Coast Village Association Seeks to Form Improvement District

By Kelly Herrick   |   March 11, 2021

At a City Council hearing on Tuesday, March 2, the Council voted unanimously to approve an ordinance related to forming a Community Benefit District on Coast Village Road, an initiative set forth by the Coast Village Association Board of Directors. “This is just the beginning, the first starting block,” said CVA Board President Bob Ludwick, who is leading the charge with CVA Vice President Rob Miller and Board Members Trey Pinner, Rick Lemmo, and Francois DeJohn. “This decision will allow us to begin a long process of studying and determining the particular details, including what this will cost for property owners along Coast Village,” Ludwick said. 

In addition to the ordinance adoption, the City Council also agreed to authorize $40,000 in Measure C Business Corridor Funds to pay for consultant services and legal fees to prepare formation documents for the Community Benefit District. $30K of the funds will be a loan of sorts, which would be paid back if the business district is formed; its formation is dependent on 30% approval of the roughly 60 property owners on the street. Coast Village Association, which has already raised $30K from its own sources, has been talking to property owners the last year, and says they have at least 50% in favor of a Community Benefit District. “The response has been overwhelmingly positive,” said Pinner to the City Council. 

The cost to property owners – and potentially their tenants – is yet to be determined, as more engineering and budget studies need to be conducted, which will take place over the next several months. “The cost assessed to every property will be different,” Ludwick explained. “The next many months are for the hard work, and when it comes time for the ballot to happen, all the details will be on the table,” he said. 

If all goes as planned, and a Community Benefit District is approved for the street, which is technically in the City of Santa Barbara jurisdiction, the funds will be used for much needed beautification of the road, as well as promotional events to bring visitors and locals out to support the local businesses. The CVA is also talking about homeless outreach, holiday decorating and events, beautification of the medians, and potentially changes to parking, to better serve the local businesses. The area has been hit hard the last few years, with the Thomas Fire and Debris Flow closures, the pandemic closures, and the steep increase in vehicular traffic caused by the closure of the freeway entrance at Hot Springs. It’s not uncommon on summer afternoons for traffic to be backed up along the mile-long street, coming to a stop in the roundabout at Cabrillo/Hot Springs and Old Coast Highway. “This takes a toll on local businesses,” Ludwick lamented. “It’s time we are in control of how money is spent here to make it more appealing.”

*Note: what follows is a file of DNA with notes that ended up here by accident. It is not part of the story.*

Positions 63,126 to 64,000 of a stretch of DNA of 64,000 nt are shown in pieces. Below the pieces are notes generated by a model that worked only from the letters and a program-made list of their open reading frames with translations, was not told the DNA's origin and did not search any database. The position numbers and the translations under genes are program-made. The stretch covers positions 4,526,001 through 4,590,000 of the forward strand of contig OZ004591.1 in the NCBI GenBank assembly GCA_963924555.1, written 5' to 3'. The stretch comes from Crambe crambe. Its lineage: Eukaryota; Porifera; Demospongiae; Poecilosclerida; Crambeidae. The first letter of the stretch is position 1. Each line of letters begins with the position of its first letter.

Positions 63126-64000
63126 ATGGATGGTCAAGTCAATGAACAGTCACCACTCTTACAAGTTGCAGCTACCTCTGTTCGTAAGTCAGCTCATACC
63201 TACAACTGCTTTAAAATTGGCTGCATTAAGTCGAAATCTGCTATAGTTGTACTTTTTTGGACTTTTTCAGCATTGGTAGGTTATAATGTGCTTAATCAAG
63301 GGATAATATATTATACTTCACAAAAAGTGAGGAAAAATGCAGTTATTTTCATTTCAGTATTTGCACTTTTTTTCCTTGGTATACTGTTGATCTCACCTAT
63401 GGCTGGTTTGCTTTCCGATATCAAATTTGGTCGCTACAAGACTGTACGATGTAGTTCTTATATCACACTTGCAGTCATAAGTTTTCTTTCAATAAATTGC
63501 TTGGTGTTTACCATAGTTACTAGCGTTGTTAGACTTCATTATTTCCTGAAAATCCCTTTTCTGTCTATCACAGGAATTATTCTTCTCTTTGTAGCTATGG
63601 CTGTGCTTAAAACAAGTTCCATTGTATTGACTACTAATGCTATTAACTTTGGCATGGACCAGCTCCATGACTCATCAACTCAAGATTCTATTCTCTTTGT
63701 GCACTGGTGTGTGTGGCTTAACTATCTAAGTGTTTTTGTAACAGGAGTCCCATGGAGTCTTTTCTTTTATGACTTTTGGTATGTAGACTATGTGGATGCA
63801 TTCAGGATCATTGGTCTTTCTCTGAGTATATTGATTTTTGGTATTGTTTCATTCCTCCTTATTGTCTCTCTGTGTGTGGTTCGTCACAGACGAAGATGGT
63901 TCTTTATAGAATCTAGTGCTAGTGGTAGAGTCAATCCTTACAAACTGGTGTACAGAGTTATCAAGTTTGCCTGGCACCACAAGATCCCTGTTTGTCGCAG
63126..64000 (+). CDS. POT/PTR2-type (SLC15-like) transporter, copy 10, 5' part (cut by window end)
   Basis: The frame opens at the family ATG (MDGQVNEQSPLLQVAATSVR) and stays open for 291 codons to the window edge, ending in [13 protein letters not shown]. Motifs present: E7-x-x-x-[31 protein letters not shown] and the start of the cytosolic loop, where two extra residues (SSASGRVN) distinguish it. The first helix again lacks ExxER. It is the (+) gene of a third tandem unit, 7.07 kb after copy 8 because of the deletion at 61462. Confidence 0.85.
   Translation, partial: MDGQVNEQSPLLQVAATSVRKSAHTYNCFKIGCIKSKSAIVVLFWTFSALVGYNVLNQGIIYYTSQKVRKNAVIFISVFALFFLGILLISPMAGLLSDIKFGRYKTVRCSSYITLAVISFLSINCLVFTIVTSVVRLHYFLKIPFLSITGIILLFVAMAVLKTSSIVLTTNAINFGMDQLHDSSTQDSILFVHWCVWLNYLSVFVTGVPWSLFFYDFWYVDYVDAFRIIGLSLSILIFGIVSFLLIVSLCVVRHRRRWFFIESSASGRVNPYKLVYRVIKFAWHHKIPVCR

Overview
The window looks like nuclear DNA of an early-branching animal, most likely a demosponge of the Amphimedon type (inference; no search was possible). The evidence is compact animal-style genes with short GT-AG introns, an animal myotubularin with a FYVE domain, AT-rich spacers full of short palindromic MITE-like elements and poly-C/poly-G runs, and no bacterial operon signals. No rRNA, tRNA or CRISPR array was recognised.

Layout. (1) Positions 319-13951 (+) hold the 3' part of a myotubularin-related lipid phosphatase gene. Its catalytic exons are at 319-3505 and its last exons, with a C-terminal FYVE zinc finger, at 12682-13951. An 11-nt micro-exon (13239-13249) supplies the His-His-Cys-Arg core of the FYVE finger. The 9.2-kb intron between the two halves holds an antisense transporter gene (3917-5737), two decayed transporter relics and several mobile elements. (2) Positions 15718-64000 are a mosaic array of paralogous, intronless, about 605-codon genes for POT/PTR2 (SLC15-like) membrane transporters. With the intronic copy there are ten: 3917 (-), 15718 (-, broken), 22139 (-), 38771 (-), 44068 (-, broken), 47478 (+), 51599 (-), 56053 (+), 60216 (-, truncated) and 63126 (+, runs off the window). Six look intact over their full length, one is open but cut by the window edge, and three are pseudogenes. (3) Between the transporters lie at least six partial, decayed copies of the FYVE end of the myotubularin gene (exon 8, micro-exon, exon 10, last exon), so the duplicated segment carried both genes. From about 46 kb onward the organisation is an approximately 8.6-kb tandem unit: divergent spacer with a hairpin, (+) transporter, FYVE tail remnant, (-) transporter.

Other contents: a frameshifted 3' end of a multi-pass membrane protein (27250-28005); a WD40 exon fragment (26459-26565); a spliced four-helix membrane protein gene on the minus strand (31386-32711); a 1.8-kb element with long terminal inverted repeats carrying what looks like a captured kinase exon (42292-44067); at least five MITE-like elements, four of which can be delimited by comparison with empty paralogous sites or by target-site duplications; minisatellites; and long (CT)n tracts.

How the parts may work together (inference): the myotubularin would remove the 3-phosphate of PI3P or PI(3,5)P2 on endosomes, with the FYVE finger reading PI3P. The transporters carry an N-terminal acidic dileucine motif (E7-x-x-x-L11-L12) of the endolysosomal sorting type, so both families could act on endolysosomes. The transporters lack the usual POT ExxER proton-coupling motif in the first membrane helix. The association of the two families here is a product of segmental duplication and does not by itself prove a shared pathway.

“Community benefit districts provide property owners the ability to assess themselves and, with their own money, control the focus of the expenditures to focus on cleanliness, aesthetic additions, and traffic building promotions,” said Lemmo, Senior Vice President for Caruso, who has been advocating for the formation of the Benefit District for years. “These measures not only attract guests, but they provide specific benefit to all tenants, which actually improve their businesses and lift up the entire community.” 

Lemmo, Pinner, DeJohn, and Ludwick spoke at Tuesday’s hearing, and Councilmembers voiced their appreciation in the groundwork laid by the CVA, in hopes that lessons learned may help business districts in other areas of the City. “I would like to see more outreach to the community, including the tenants of the buildings and the residents. I’m interested in seeing the range of assessments, the budget, and seeing exactly how the money will be spent,” said Mayor Cathy Murillo, who agreed with the Council’s Ordinance Committee that the enabling ordinance be amended to require agreement with 30% of property owners (down from the original State law which requires 50%) in order to establish the assessment process. The ordinance also allows for a lower disestablishment threshold of 30% of the property owners if the assessment falls flat, and the City Council could also initiate disestablishment in the future. The establishment of the Benefit District will be for a five-year initial term, with up to a 20-year renewal. 

“We want people to walk or drive on Coast Village and think: ‘Wow, someone really cares about this street,’” Ludwick told us. “With our own community benefit district, we’ll be able to make that happen.” 

For more about the CVA, visit www.coastvillageroad.com.

 

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